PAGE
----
$$\mbox{Var}(X) = E[X^2] - (E[X]) ^ 2 = \int x^2 {\color{Red}f(x)} dx - \left( \int x {\color{Red}f(x)} dx \right) ^ 2$$

Why are you calculating $E(x^2)$ as

$$\int x^2 erf^2(x) \, dx$$
?

(Specifically, why is the error function squared?)

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So I cannot find the variance without having the probability density function?

Another thought: Can I say from the plot that mean of erf(x) is zero and variance of erf(x) is one??

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So I cannot find the variance without having the probability density function?
What do you think "variance" means? You cannot define variance without a probabilityh density function.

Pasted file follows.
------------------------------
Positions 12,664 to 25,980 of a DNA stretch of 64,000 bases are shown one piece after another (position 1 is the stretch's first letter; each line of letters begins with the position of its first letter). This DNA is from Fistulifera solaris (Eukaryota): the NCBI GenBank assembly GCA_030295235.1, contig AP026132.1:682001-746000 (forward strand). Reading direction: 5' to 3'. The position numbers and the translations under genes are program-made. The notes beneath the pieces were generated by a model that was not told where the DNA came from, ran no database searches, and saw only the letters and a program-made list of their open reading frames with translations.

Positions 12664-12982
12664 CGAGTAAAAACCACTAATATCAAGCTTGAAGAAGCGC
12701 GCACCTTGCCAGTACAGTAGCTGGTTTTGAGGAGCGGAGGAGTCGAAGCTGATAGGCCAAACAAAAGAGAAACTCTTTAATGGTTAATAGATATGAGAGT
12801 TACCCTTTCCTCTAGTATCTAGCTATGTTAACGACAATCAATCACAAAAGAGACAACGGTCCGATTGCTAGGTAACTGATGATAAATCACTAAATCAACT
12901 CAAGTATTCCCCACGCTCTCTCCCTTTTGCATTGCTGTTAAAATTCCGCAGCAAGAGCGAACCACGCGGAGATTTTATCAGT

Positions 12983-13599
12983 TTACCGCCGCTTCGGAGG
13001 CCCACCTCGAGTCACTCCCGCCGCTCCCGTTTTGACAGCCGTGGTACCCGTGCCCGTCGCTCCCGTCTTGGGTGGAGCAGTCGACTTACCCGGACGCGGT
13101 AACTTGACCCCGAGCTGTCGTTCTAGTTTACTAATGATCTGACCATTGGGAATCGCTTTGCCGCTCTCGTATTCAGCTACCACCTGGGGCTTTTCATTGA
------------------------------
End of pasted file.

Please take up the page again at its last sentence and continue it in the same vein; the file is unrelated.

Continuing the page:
Another thought: Can I say from the plot that mean of erf(x) is zero and variance of erf(x) is one??
Well, you can't tell it exactly from the plot but erf(x) is, by definition, the standard normal distribution, "standard" meaning here that the mean is 0 and the standard deviation is 1. The variance is the square of the standard deviation and so is also 1.

Last edited by a moderator:
Thank you, you have been very helpful!
One last question: Since t is time I want the erf(t) from 0 to inf
So how the mean and the variance adjust to this?
(mean is 1 and variance is 0?)

## 1. What is the definition of variance in a function in an infinite space?

Variance in a function in an infinite space is a measure of how much the values of the function vary from the average value. It is calculated by taking the average of the squared differences between each value and the mean value of the function.